How railroad workers have been exposed to asbestos

How railroad workers have been exposed to asbestos

On Behalf of | Jan 24, 2022 | Asbestos

Mesothelioma is a malignant type of cancer that affects the outside of the lungs. Although there have been a number of remediation measures put into place to try to remove asbestos, the fibrous materials that cause mesothelioma, from workplaces, the sad truth of the matter is that much of the damage has already been done, as mesothelioma can take 30 or 40 years or more to develop after exposure to asbestos. And in some instances, workers continue to be exposed to this toxic material.

Dangers posed to railroad workers

Railroad workers are amongst those who are at risk of developing mesothelioma. In fact, there are tens of thousands of railroad workers in the industry today, and they continue to be exposed to asbestos. Those who have worked in the railroad profession are extremely likely to have been exposed to asbestos in many ways, exponentially increasing their risk of developing mesothelioma. The material has been found in many railroad car components over the years, including brake pads and clutches, primarily because asbestos is a hard material that is more resistant to heat and friction compared to other options. Yet, workers have been exposed to asbestos dust when these material break or need replaced.

But that’s not the only way that railroad workers have been exposed to asbestos. Each of the following products commonly used in the railroad profession have been found to contain asbestos:

  • Insulation
  • Ceiling and floor tiles
  • Gaskets
  • Insulation
  • Rope
  • Sealant
  • Wallboards
  • Paint
  • Cement ties

Although some of these products are safer today, many have individuals have already suffered irreparable damage caused by asbestos fibers that become lodged in the lining of the lungs.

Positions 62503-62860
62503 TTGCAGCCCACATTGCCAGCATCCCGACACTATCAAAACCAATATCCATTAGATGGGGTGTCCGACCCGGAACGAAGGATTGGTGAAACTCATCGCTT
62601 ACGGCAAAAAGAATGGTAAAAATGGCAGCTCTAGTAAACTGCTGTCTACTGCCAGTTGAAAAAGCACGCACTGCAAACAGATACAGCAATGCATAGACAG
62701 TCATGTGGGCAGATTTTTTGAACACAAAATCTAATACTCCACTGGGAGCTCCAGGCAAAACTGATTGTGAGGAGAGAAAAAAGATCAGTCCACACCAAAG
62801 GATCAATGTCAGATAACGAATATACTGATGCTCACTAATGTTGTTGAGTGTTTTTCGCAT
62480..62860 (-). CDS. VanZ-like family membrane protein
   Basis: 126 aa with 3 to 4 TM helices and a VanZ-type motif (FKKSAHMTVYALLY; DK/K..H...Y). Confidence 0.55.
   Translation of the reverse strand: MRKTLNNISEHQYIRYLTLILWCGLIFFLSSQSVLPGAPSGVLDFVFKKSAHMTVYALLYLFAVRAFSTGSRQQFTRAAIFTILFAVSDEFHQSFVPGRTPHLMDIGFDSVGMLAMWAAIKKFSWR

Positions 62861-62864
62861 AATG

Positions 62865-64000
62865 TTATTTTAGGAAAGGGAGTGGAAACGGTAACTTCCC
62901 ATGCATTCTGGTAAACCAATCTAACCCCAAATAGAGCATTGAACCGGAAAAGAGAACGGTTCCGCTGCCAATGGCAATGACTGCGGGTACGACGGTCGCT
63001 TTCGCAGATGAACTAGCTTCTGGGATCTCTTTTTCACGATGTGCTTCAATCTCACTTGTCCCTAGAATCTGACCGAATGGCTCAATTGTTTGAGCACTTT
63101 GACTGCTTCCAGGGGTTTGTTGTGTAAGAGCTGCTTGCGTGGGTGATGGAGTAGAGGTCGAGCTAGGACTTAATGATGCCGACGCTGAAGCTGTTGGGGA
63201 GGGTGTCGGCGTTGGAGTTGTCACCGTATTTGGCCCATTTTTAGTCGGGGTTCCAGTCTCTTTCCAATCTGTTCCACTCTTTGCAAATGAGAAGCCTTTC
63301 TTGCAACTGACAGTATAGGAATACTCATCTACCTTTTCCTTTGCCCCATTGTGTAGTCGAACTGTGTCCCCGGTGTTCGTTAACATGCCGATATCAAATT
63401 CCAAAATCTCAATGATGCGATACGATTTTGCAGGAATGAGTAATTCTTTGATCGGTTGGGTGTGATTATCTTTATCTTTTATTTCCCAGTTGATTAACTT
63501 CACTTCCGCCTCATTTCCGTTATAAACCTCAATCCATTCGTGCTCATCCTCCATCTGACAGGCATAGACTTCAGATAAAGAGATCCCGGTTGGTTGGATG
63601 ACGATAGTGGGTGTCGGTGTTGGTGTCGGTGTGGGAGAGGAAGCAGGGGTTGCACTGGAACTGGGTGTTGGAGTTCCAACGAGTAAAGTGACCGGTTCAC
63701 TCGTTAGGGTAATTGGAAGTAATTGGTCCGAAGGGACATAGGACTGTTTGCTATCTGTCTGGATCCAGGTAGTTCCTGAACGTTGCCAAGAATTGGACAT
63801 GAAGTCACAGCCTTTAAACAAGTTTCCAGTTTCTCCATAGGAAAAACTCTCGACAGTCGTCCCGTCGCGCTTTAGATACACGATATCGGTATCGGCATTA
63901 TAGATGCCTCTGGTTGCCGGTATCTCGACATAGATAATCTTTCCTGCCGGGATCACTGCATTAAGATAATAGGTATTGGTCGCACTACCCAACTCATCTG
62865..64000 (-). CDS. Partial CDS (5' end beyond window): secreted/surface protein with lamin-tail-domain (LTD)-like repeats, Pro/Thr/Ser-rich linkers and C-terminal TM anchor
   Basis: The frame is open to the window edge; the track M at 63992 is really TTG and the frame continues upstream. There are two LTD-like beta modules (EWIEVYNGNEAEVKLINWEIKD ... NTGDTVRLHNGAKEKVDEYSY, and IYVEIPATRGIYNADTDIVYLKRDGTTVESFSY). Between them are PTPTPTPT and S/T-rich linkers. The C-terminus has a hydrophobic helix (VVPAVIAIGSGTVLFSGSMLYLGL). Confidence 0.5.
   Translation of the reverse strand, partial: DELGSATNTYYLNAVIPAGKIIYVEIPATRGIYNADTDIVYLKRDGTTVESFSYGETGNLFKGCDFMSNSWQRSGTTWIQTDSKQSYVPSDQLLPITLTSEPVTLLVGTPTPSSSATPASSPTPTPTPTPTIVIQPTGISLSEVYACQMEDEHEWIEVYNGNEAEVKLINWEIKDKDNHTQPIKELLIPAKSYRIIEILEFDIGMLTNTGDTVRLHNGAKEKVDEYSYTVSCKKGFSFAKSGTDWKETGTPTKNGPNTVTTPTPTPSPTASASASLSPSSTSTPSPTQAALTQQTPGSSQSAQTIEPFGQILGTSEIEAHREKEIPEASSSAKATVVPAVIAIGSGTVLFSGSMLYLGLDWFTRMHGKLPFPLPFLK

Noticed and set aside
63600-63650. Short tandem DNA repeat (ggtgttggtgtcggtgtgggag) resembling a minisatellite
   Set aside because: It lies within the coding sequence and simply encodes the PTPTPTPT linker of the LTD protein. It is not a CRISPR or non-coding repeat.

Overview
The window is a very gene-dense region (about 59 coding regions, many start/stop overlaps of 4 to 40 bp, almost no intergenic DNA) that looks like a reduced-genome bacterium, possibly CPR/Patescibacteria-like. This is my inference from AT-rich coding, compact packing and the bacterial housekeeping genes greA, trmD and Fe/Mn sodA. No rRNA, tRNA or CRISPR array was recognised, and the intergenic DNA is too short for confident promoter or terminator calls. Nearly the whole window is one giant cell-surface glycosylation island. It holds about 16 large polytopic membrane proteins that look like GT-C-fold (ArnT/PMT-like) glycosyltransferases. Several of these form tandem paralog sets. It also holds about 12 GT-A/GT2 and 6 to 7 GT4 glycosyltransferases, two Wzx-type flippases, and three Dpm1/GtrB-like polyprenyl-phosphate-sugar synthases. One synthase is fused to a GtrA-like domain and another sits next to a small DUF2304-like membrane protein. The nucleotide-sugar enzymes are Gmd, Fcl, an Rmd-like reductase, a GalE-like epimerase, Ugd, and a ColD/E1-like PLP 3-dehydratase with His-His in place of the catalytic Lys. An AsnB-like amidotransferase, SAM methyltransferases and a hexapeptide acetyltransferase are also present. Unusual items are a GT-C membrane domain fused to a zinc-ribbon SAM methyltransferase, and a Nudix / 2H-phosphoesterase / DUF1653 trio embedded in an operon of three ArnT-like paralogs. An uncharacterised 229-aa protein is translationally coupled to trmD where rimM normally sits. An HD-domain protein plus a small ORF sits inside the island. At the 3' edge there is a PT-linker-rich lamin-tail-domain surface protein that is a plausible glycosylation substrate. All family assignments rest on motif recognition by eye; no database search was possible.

Are you or a loved one a former railroad worker suffering from mesothelioma?

If so, then you’re probably wondering what you can do to find some sort of accountability and secure financial resources to give your family the stability that it needs and deserves. Depending on the circumstances of your case, you may be able to recover compensation through an asbestos trust fund set up after a court rendered a judgment on a class action lawsuit. Even if that’s not a possibility, though, you may still be able to take legal action against the company that is responsible for your or your loved one’s asbestos exposure. Many of these cases end up settling before heading to trial, but you still have to be prepared to present evidence that justifies your position. Therefore, it’s in your best interests to consult with your medical professional to get a clear diagnosis and prognosis. If you can’t reach a fair settlement, then you shouldn’t be scared to go to trial and fight for the outcome that is right for you.

Don’t overlook your legal rights due to take-home asbestos

Remember that you may be entitled to compensation if you developed mesothelioma or lung cancer due to asbestos brought home by your loved one who worked in the railroad industry. Again, you’ll need evidence to show the cause of your medical condition, which can be aggressively challenged when you present your case. Therefore, you need to be thorough when building your claim if you hope to impose liability, anticipating every defense argument that may be thrown your way.

Seek help to achieve the outcome you and your loved ones deserve

Mesothelioma threatens to wreck families. And while there’s no cure for the condition, you can help alleviate the burden that it has unfairly thrust upon your family by taking legal action. Keep in mind, though, that there’s a short period of time during which you must bring your legal claim, otherwise you’ll be barred from recovering compensation altogether. So, if you or your loved one has been impacted by mesothelioma, whether from working in the railroad, shipyard, papermill, or construction industry, then now is the time to discuss your case with a law firm that is experienced in this area of the law.